Tuesday, September 13, 2011
SEC's Super Sophomores
By ESPN.com staff
The list of talented sophomores in the SEC was mighty impressive a year ago.
It was headlined by the likes of South Carolina receiver Alshon Jeffery, South Carolina defensive end Devin Taylor, Alabama running back Trent Richardson, Alabama offensive lineman Barrett Jones, Alabama linebacker Dont’a Hightower, Arkansas running back Knile Davis, LSU cornerback Morris Claiborne, Ole Miss offensive lineman Bobby Massie and Auburn running back Onterio McCalebb.
All the above showed up somewhere on the preseason All-SEC lists.
If the early returns this season are any indication, the current sophomore class might be just as good, maybe even better.
Here’s an early look at the SEC’s Super Sophomores. They’re listed alphabetically:
Arkansas OG Alvin Bailey: He already has 15 career starts and was named as the SEC’s Offensive Lineman of the Week coming out of last Saturday’s New Mexico game.
Tennessee QB Tyler Bray: One of college football’s hottest quarterbacks, Bray is ranked fifth nationally in passing efficiency and has thrown for 698 yards and seven touchdowns with no interceptions.
Auburn RB Mike Dyer: He was the star last week in the win over Mississippi State and just gets harder and harder to tackle. Dyer has rushed for 207 yards and four touchdowns and is averaging 6.5 yards per carry.
Florida S Matt Elam: It’s an extremely young Florida secondary, and Elam is one of the anchors back there. A big-time hitter, Elam has 11 total tackles to lead a defense that’s yet to give up a touchdown.
Florida DE Sharrif Floyd: Yes, I know he’s yet to play this season, but there was no way I was leaving Floyd off. When it’s all said and done, he’ll be one of the more disruptive defensive linemen in the league this season and he makes his debut this week.
Tennessee WR Justin Hunter: He’s been a blur through the first two games and leads the SEC with 16 catches for 302 yards. Hunter is averaging 18.9 yards per catch and is quickly establishing himself as one of the top deep threats in the league.
Tennessee OT Ja’Wuan James: Already a veteran, James has been starting since he walked onto campus. The Vols start four talented sophomores on their offensive line, and James is the best of the bunch at right tackle.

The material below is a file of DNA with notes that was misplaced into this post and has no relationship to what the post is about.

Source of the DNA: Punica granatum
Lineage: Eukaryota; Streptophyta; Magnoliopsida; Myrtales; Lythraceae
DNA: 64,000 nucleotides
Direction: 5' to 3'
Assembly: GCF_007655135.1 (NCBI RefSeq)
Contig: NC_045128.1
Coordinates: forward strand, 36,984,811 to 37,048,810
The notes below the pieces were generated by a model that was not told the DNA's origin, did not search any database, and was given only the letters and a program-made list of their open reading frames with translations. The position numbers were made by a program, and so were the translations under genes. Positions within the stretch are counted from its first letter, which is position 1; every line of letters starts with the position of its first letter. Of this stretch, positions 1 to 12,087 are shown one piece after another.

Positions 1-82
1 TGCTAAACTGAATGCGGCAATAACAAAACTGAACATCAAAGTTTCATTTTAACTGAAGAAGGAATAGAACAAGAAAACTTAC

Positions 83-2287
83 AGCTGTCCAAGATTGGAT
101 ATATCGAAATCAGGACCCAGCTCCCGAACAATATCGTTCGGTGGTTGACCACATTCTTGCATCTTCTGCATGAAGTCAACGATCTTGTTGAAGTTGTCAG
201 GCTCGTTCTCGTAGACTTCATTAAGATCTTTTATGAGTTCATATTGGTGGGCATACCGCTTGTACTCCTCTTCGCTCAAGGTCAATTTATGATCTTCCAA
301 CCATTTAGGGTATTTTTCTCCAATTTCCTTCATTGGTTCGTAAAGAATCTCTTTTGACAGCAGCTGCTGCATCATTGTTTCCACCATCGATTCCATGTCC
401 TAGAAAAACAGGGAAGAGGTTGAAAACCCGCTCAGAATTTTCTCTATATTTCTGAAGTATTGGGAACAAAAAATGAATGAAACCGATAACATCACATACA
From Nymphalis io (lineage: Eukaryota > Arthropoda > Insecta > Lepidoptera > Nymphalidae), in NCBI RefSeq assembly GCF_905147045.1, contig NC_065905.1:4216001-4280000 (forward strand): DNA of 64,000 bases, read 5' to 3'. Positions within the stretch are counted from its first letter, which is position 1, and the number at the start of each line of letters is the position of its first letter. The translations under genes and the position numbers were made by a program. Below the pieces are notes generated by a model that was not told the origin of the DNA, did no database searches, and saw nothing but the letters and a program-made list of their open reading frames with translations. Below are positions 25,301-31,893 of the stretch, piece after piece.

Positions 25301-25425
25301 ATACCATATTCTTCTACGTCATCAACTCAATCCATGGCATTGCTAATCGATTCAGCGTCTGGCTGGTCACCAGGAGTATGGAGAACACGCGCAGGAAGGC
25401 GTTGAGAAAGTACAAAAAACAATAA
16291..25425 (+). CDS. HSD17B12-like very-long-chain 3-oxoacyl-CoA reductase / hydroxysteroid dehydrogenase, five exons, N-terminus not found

Georgia OLB Jarvis Jones: The USC transfer has made a big difference for the Bulldogs and showed up several times last week against South Carolina. He has 2.5 tackles for loss and three quarterback hurries.
South Carolina RB Marcus Lattimore: It’s hard to find a running back out there who does more things well than Lattimore. He rushed for 176 yards last week against Georgia and is truly a great football player.
LSU DB Tyrann Mathieu: Somewhere inside him Mathieu has to have a mechanism that takes him to the football on every play. The Tigers are letting him roam this season as a nickelback, and he’s a big play waiting to happen on defense.
LSU DE Sam Montgomery: No team in the SEC has more talented players in the freshman and sophomore classes than LSU. Montgomery is another one. He can rush the passer, and he’s also a force against the run.
Alabama LB C.J. Mosley: Even as a freshman, Mosley had a nose for the ball, and that hasn't changed through two games this season. He's tied for second on Alabama's team with 11 total tackles and has also broken up two passes.
Georgia QB Aaron Murray: He’s thrown a few passes he’d like to have back this season, but Murray is still one of the best young quarterbacks in college football. He’s thrown for 484 yards with six touchdown passes and two interceptions.
Tennessee WR Da'Rick Rogers: It’s a tough call on who’s been better this season: Hunter or Rogers? Easily one of the Vols’ most improved players, Rogers has three touchdown catches and is a physical, menacing presence over the middle.
LSU CB Tharold Simon: He has the size of a safety (6-foot-3, 187 pounds), but plays cornerback for the Tigers. Simon is tied for the SEC lead with four passes defended and also has an interception.